The Difficult Funeral

Today I did my first overdose funeral.  It was so very hard – made worse by my own sister dying from complications of alcoholism many years ago now.  So if, like me, you are struggling to know what to say, here is what I said.  Please do not just repeat it.  I mean, I can’t stop you, but that would at least be tacky and lazy.  Instead, hopefully this can help you figure out how to tackle addiction and sudden loss.  Fortunately the family really appreciated it, and I didn’t cry until I gave a sob leaving the room.  This problem will get worse before it gets better.  A lot of funerals are yet to come.

This service was for a young man, but I for privacy I am changing the name to my sister’s.

Psalm 23

The LORD is my shepherd, I shall not want.
He makes me lie down in green pastures;
he leads me beside still waters; he restores my soul.
He leads me in right paths for his name’s sake.
Even though I walk through the darkest valley, I fear no evil;
for you are with me;
your rod and your staff— they comfort me.
You prepare a table before me
in the presence of my enemies;
you anoint my head with oil; my cup overflows.
Surely goodness and mercy shall follow me all the days of my life,
and I shall dwell in the house of the LORD my whole life long.

Isaiah 65:17–25
For I am about to create new heavens and a new earth;
the former things shall not be remembered or come to mind.
But be glad and rejoice forever in what I am creating;
for I am about to create Jerusalem as a joy, and its people as a delight.
I will rejoice in Jerusalem, and delight in my people;
no more shall the sound of weeping be heard in it, or the cry of distress.
No more shall there be in it
an infant that lives but a few days,
or an old person who does not live out a lifetime;
for one who dies at a hundred years will be considered a youth,
and one who falls short of a hundred will be considered accursed.
They shall build houses and inhabit them;
they shall plant vineyards and eat their fruit.
They shall not build and another inhabit;
they shall not plant and another eat;
for like the days of a tree shall the days of my people be,
and my chosen shall long enjoy the work of their hands.
They shall not labor in vain,
or bear children for calamity;
for they shall be offspring blessed by the LORD—
and their descendants as well.
Before they call I will answer,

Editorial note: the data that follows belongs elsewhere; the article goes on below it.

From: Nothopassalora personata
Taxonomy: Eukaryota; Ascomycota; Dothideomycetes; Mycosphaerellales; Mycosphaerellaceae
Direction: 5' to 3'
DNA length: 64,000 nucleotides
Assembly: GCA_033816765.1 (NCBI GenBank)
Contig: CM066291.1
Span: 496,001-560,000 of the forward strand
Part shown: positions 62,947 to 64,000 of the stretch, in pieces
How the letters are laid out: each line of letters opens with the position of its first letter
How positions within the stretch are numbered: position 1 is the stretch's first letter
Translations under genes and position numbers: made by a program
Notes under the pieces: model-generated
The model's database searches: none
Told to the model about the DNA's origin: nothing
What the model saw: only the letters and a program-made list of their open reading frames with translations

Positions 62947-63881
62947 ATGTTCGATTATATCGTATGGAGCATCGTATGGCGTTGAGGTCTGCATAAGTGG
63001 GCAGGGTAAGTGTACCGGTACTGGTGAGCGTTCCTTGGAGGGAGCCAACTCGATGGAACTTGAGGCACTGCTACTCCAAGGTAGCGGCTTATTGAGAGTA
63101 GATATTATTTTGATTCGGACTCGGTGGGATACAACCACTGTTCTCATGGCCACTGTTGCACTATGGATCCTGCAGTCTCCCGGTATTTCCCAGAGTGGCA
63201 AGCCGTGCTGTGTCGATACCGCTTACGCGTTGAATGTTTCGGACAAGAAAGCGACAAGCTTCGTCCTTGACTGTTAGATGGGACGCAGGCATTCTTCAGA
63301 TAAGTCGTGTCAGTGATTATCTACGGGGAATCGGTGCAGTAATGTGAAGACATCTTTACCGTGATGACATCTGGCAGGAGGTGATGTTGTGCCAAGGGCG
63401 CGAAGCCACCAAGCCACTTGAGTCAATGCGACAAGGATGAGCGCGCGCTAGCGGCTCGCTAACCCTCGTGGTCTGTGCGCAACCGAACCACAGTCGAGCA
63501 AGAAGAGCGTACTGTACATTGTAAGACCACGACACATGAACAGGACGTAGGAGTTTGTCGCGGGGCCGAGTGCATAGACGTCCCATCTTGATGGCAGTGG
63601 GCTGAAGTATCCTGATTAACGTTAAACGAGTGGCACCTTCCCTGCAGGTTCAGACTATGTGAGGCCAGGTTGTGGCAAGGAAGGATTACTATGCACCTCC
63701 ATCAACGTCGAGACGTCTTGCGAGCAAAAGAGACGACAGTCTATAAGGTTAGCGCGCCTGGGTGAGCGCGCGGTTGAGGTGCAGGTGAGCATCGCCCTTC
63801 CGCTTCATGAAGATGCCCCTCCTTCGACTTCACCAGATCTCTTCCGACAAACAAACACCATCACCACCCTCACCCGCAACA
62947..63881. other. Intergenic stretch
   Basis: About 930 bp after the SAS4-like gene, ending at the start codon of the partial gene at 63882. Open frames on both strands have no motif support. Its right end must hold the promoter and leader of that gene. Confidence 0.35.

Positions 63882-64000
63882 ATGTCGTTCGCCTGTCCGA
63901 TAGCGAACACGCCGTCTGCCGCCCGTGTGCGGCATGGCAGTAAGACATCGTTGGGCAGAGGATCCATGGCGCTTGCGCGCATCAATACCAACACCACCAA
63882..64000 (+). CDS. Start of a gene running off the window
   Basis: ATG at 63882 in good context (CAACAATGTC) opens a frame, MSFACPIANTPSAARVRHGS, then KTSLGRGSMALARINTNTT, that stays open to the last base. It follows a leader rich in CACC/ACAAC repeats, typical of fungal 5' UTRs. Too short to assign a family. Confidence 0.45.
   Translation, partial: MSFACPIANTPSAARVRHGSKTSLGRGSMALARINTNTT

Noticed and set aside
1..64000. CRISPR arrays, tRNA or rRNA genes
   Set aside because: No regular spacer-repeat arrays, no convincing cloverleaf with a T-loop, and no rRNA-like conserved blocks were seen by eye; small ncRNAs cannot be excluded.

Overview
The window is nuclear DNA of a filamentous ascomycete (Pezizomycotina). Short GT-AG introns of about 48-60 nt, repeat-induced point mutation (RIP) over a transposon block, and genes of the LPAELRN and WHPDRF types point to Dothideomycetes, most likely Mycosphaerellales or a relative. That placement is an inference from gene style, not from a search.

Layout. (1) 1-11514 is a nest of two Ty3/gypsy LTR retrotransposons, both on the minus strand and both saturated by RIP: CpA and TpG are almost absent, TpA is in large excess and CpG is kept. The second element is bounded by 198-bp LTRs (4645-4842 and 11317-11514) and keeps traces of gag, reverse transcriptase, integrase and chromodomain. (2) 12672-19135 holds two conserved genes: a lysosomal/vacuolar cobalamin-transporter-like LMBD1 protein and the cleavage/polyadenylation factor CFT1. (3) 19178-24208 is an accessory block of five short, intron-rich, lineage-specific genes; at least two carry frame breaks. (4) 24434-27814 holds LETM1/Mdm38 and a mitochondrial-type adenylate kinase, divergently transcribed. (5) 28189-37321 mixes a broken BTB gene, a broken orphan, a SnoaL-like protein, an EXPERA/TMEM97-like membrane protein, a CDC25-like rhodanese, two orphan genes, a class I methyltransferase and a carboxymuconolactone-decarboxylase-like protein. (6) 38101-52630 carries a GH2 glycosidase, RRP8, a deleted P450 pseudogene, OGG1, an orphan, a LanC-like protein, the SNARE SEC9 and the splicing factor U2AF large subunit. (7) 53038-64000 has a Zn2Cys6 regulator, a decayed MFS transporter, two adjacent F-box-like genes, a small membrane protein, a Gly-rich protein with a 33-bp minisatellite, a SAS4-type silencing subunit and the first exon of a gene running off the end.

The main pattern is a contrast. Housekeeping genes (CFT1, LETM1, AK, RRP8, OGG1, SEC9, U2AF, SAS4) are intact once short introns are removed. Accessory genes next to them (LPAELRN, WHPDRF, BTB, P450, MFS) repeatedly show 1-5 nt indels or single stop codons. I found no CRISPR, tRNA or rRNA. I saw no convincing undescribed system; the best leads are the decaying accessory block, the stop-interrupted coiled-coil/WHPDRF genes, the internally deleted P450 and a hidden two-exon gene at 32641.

while they are yet speaking I will hear.
The wolf and the lamb shall feed together,
the lion shall eat straw like the ox;
but the serpent—its food shall be dust!
They shall not hurt or destroy
on all my holy mountain, says the LORD.

Sermon

Carrie had a life that was too short, half-lived, and so very sadly ended early.  In conversation with his family I have learned that he had so many good qualities, but maybe he did not have the means to maintain them.  He was very intelligent but maybe too much so as he could not create the framework to make his intelligence live and sing and find its fruition.  At some point he decided to numb and quiet his mind instead. When one silences the mind other parts of the person go quiet as well, so I imagine that it has been a while since the fullness of who Carrie was had been truly seen.  I suspect that you have been missing him for a long time, from way before he left his early body.

It is nearly impossible to be here today and not ask “Why?”  Not just why the death, but why the hard life?  How could a young man with such promise not live a full and happy life?  Why did he seemingly not want that for himself?  I suspect that he did but just didn’t know how to get there.  Life is hard, and even the strongest of constitutions struggle whether they admit it or not.  Some of us for periods of time or forever become swallowed up by these struggles.  Carrie was not a bad person because he was swallowed up.  He got up and fought every day until the last day.  He did the best he knew how to do, I suspect.